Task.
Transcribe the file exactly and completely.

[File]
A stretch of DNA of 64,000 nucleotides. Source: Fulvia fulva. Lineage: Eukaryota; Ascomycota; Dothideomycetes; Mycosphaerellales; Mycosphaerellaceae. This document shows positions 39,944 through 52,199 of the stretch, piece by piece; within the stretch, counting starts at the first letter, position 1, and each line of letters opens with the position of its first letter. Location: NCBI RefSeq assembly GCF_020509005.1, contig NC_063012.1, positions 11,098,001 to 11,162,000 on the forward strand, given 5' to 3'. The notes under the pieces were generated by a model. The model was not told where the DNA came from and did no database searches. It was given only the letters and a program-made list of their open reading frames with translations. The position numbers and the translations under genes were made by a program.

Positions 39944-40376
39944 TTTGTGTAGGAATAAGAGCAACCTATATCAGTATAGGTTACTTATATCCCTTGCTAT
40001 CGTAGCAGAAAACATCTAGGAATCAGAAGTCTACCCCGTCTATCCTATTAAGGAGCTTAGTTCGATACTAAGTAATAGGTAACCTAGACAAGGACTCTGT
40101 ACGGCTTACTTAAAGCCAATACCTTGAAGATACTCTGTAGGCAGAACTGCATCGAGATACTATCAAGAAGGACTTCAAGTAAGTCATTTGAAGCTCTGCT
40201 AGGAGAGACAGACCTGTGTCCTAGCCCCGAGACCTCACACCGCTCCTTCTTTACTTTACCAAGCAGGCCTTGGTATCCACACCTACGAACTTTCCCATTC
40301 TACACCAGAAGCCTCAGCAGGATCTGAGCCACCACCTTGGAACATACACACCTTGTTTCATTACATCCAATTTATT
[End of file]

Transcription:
A stretch of DNA of 64,000 nucleotides. Source: Fulvia fulva. Lineage: Eukaryota; Ascomycota; Dothideomycetes; Mycosphaerellales; Mycosphaerellaceae. This document shows positions 39,944 through 52,199 of the stretch, piece by piece; within the stretch, counting starts at the first letter, position 1, and each line of letters opens with the position of its first letter. Location: NCBI RefSeq assembly GCF_020509005.1, contig NC_063012.1, positions 11,098,001 to 11,162,000 on the forward strand, given 5' to 3'. The notes under the pieces were generated by a model. The model was not told where the DNA came from and did no database searches. It was given only the letters and a program-made list of their open reading frames with translations. The position numbers and the translations under genes were made by a program.

Positions 39944-40376
39944 TTTGTGTAGGAATAAGAGCAACCTATATCAGTATAGGTTACTTATATCCCTTGCTAT
40001 CGTAGCAGAAAACATCTAGGAATCAGAAGTCTACCCCGTCTATCCTATTAAGGAGCTTAGTTCGATACTAAGTAATAGGTAACCTAGACAAGGACTCTGT
40101 ACGGCTTACTTAAAGCCAATACCTTGAAGATACTCTGTAGGCAGAACTGCATCGAGATACTATCAAGAAGGACTTCAAGTAAGTCATTTGAAGCTCTGCT
40201 AGGAGAGACAGACCTGTGTCCTAGCCCCGAGACCTCACACCGCTCCTTCTTTACTTTACCAAGCAGGCCTTGGTATCCACACCTACGAACTTTCCCATTC
40301 TACACCAGAAGCCTCAGCAGGATCTGAGCCACCACCTTGGAACATACACACCTTGTTTCATTACATCCAATTTATT